- The Washington Times - Tuesday, October 16, 2018

President Trump is smashing the record for appointing judges to the powerful federal appeals courts with 29 picks confirmed, helping him put his stamp on the judiciary well beyond the Supreme Court.

He has had less of an impact on the lower district courts, where he ranks near the middle with his predecessors of the past few decades. He also has had two Supreme Court nominations confirmed.

For conservatives, the pace of action is a major victory, particularly in the face of overwhelming opposition from liberal activists and Senate Democrats, who have used extreme delaying tactics to try to limit Mr. Trump’s influence on the shape of the courts.

President George H.W. Bush, the only other president to have broken the 20-judge mark at this point in his first term, had seven fewer than Mr. Trump in 1990.

“For the most part, they have prioritized appeals court nominees, and that is the right strategy,” said Curt Levey, president of the conservative Committee for Justice.

The 13 circuit courts of appeals, which have 179 judgeships, are the key middle ground between the district and the Supreme Court. With the justices hearing oral arguments in perhaps only 80 cases a year, that leaves much of the heavy legal lifting in the circuit courts, where rulings set precedent on issues such as gun rights and immigration in their respective parts of the country.

DOCUMENT: Trump sets circuit record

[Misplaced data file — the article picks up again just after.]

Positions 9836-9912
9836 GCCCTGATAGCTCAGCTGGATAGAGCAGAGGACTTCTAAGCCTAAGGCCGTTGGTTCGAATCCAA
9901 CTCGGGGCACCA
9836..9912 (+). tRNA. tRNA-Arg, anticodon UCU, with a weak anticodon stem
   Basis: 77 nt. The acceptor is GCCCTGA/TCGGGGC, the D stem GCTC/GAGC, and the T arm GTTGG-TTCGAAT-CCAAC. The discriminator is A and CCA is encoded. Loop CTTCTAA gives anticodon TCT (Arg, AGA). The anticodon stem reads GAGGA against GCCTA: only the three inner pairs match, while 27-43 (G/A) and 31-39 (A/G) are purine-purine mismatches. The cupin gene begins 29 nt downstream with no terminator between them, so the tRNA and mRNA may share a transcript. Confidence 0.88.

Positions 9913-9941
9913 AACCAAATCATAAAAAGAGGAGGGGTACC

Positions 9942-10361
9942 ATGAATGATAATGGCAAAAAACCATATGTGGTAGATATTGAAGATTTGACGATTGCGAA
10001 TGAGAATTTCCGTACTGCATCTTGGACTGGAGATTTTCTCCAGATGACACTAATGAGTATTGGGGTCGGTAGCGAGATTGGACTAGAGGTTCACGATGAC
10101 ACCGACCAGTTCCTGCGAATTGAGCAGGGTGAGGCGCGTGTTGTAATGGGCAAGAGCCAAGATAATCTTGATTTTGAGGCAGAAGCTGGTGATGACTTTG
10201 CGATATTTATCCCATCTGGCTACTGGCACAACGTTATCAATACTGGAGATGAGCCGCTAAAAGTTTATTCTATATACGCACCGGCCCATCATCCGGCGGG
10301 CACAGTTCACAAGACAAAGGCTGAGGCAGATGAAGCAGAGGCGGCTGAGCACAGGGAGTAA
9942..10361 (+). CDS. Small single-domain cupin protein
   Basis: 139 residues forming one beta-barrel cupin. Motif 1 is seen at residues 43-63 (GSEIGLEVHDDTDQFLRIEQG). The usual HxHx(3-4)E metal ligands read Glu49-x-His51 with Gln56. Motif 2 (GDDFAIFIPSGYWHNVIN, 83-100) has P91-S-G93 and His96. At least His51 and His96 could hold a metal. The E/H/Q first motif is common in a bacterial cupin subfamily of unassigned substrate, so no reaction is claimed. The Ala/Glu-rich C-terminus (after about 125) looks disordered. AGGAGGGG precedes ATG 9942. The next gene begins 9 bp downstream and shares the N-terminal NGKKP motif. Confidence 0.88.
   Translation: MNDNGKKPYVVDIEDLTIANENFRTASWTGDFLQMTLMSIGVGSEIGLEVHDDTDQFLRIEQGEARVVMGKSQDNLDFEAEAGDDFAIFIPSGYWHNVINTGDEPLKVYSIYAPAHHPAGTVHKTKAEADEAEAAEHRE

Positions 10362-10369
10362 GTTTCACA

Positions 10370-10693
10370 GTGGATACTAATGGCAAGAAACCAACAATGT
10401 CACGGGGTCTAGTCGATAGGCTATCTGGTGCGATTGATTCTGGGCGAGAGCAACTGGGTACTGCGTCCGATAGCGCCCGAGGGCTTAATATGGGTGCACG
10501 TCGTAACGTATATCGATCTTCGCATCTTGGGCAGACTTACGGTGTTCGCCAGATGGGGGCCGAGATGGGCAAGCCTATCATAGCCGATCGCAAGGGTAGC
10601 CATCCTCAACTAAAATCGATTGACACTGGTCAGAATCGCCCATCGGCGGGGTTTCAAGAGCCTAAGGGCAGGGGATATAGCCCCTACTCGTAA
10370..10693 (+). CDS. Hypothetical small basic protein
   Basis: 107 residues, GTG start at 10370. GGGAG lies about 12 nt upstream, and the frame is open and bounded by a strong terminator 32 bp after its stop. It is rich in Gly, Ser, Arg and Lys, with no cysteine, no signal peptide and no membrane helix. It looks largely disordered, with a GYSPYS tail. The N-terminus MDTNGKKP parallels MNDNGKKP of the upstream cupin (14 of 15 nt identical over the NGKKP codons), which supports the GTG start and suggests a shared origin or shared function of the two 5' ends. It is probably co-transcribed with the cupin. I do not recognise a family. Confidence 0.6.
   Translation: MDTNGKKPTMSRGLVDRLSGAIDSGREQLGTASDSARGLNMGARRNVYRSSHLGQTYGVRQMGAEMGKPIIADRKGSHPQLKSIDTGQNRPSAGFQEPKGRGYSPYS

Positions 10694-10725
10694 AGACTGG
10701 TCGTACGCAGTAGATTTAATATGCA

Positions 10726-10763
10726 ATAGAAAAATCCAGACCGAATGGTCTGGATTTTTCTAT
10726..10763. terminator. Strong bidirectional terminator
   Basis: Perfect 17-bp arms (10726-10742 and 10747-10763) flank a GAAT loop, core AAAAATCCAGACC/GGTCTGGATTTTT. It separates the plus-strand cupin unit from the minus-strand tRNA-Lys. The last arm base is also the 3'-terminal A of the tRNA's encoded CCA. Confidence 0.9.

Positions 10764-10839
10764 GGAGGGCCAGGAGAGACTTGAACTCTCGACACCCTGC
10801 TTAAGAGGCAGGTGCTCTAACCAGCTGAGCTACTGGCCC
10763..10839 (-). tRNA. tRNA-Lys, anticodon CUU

District courts are the front lines, and there Mr. Trump has been slower in winning confirmations.

His 53 district judges place him well behind President Clinton, with 107, and President Kennedy, with 99. He also is behind Presidents Reagan and George W. Bush — though well ahead of President Obama’s 30 district judges at this point in his term.

All told, Mr. Trump has appointed 84 judges to the district, circuit and high courts out of a total of 870 Article III judgeships. There remain 132 vacancies.

The 84 appointments are nearly double the 43 that Mr. Obama had as of mid-October 2010.

Mr. Trump has been largely successful because Senate Republicans — particularly Majority Leader Mitch McConnell and Judiciary Committee Chairman Chuck Grassley — kept a Supreme Court seat and other vacancies unfilled in the final year of Mr. Obama’s tenure.

Marge Baker, executive vice president of the People for the American Way, said Republicans have kept up a “wicked pace” of confirmations that doesn’t give senators enough time to fully vet nominees.

She pointed to several Trump picks for district courts who had to withdraw after their lack of preparation for judgeships became clear during their hearings.

Ms. Baker also cast an eye to November and December. The Senate is slated to return for a lame-duck session after the midterm elections, and Republicans have teed up dozens more judges for possible floor votes.

“I expect Democrats to be insisting on significantly more debate and using whatever procedural tools they have at their disposal to slow this down,” Ms. Baker said.